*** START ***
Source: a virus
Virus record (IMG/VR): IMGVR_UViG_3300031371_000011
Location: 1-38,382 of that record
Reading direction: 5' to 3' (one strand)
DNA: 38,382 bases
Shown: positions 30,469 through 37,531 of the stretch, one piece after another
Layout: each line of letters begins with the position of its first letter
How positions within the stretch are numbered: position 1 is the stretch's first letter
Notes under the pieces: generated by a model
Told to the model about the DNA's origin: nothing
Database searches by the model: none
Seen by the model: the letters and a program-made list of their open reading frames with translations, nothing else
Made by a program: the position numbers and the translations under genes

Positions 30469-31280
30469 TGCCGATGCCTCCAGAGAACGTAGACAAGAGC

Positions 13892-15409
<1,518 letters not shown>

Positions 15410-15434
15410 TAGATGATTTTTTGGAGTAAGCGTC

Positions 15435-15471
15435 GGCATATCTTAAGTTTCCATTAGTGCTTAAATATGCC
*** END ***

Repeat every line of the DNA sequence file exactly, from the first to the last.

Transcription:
Source: a virus
Virus record (IMG/VR): IMGVR_UViG_3300031371_000011
Location: 1-38,382 of that record
Reading direction: 5' to 3' (one strand)
DNA: 38,382 bases
Shown: positions 30,469 through 37,531 of the stretch, one piece after another
Layout: each line of letters begins with the position of its first letter
How positions within the stretch are numbered: position 1 is the stretch's first letter
Notes under the pieces: generated by a model
Told to the model about the DNA's origin: nothing
Database searches by the model: none
Seen by the model: the letters and a program-made list of their open reading frames with translations, nothing else
Made by a program: the position numbers and the translations under genes

Positions 30469-31280
30469 TGCCGATGCCTCCAGAGAACGTAGACAAGAGC

Positions 13892-15409
<1,518 letters not shown>

Positions 15410-15434
15410 TAGATGATTTTTTGGAGTAAGCGTC

Positions 15435-15471
15435 GGCATATCTTAAGTTTCCATTAGTGCTTAAATATGCC